“When you have been through an element of pain and suffering, there is a lack of attachment,” Baker says. “As you go about things, you try not to get close. You see Travis doing that. You also see the [victim’s] family doing that.

“When this cop comes to town to talk about their sister, they don’t want to go through that cycle of pain again of getting their hopes up,” he adds. “It’s just human nature. They end up getting close, and it’s almost despite the fact that they’re pushing away from each other. But the harder you push away, the more the cracks show and the vulnerability shows. There’s an unspoken connection between the family and Travis’ broken existence.”

Sen’s scriptwriting began with his location. One of Limbo’s producers suggested that the filmmaker might want to change the film’s location, since Coober Pedy recently provided the setting for an Australian TV series. But Sen knew he wanted to feature aspects of the town that other productions missed, those underground spaces, the hotels, bars, churches. It was an incredible location.


“I wrote this for Coober Pedy,” Sen says. “I felt the location would draw the fabric of the story together in a way that put a lot of weight on the drama of the situation and less on the procedural elements, which was very restrictive consciously and realistically. I mean, the chances of a cop going out 20 years later to a small town and actually solving the case… Really, this is about these damaged people, and that location was super important.”

Sen acts as his own cinematographer and he initially meant to shoot Limbo in color, but in looking at black-and-white photographs, he was struck by the contrast. Baker, too, was excited by the idea. The cinematography emphasizes the alien nature of the place. And Sen could play with the contrasts of the white powder that coats everything, especially Travis’ black rental car.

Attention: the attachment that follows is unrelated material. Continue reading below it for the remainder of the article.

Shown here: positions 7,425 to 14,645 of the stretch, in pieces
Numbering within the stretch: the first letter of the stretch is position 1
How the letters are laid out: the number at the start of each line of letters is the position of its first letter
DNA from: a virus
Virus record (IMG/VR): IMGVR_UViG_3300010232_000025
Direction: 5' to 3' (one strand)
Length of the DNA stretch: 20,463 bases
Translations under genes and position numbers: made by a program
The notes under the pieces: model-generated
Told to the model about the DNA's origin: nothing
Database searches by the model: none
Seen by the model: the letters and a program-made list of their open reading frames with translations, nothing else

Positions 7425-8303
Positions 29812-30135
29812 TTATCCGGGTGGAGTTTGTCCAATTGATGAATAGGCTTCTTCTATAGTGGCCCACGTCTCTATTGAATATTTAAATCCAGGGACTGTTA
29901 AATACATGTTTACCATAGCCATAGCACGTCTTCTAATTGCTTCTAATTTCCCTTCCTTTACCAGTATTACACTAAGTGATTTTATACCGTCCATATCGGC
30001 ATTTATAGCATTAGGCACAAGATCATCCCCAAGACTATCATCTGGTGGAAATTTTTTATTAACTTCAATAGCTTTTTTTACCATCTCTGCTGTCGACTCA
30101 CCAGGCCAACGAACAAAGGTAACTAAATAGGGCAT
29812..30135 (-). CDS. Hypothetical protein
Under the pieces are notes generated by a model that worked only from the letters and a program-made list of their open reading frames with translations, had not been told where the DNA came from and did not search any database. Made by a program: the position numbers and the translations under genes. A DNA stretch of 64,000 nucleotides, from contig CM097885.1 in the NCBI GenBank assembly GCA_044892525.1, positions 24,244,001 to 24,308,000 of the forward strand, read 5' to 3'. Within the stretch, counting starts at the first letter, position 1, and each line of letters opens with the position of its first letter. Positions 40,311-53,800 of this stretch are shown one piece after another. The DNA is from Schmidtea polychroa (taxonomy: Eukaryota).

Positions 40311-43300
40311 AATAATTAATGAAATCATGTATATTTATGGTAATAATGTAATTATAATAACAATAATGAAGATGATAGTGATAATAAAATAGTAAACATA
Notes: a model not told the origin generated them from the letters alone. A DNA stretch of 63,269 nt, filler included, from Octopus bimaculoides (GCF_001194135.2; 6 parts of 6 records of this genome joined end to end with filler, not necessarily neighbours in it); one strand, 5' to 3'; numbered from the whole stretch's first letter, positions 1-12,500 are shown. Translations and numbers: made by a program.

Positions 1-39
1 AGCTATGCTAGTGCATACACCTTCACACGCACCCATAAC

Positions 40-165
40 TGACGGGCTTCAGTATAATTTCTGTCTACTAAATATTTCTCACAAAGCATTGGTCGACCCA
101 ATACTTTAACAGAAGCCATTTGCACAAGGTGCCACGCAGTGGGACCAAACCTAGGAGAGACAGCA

“That’s the white gypsum that’s like a white sand that they make there,” says Baker. “It’s drywall. In Australia, they call it cheap rock, but it’s just white powder. And it makes the ground lighter than the sky.”

The cinematography also aided Sen in depicting characters that are stranded in their memories.

“The black and white helps with that feeling, and there’s no distraction of color to sway your emotions,” he says. “So, you go searching for other things in trying to get close to the characters and the story because you don’t have that wonderful payoff, the rainbow.”

Sen acknowledges that he could have made a third film featuring an Indigenous policeman, but he felt it was important that the detective be a white cop that would come to know this Aboriginal family.

“This is a film about the justice system intersecting with this Indigenous family that has gone through trauma and had to deal with the apathetic attitude,” he says. “This was important to me, to put this story on film, where you have this intersection and sense of hope that empathy can arise at some point—maybe not at the moment, as things are happening in Australia. I don’t blame cops for their apathy. I just think it’s an extension of Australian society. The apathy is riddled throughout. Like a cancer.”

LIMBO opens Fri/3. Roxie Theater, SF. Tickets and more info here.